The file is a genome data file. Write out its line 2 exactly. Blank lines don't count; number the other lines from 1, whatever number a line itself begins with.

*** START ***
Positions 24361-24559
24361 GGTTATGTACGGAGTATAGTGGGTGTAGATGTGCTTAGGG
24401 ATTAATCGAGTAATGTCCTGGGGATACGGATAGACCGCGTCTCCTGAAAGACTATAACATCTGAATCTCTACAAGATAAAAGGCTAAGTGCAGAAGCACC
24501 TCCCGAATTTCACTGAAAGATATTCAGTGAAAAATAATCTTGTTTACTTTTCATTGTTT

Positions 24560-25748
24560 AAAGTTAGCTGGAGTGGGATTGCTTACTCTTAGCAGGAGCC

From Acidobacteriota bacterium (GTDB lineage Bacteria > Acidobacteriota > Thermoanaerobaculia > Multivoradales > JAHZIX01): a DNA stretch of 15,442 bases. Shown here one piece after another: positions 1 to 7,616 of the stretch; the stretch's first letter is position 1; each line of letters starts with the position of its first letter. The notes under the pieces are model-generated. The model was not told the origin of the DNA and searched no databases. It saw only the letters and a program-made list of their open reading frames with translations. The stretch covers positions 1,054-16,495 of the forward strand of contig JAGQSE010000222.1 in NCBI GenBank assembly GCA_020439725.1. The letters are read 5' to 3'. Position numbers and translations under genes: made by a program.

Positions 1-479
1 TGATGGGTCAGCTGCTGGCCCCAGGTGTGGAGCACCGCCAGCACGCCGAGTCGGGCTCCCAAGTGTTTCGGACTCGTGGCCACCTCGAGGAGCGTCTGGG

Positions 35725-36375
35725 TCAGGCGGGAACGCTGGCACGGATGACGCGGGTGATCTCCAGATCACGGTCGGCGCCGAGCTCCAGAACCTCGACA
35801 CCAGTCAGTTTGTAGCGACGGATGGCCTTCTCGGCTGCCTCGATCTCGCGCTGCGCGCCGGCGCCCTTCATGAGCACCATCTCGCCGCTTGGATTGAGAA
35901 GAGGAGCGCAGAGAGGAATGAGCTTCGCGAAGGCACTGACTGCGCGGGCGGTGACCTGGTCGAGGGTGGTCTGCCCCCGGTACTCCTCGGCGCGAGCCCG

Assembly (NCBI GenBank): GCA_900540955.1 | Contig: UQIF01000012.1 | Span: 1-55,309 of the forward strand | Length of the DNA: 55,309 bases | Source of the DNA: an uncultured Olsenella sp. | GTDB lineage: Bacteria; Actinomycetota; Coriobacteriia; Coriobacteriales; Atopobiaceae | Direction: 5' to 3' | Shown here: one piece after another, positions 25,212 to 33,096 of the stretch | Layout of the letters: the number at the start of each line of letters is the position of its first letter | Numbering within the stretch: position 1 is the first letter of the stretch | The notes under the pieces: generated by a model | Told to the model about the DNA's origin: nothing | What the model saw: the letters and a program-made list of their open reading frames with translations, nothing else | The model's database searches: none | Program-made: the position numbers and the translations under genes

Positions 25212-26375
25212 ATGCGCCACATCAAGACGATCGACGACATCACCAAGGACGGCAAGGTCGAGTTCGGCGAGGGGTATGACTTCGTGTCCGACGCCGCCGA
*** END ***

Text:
24361 GGTTATGTACGGAGTATAGTGGGTGTAGATGTGCTTAGGG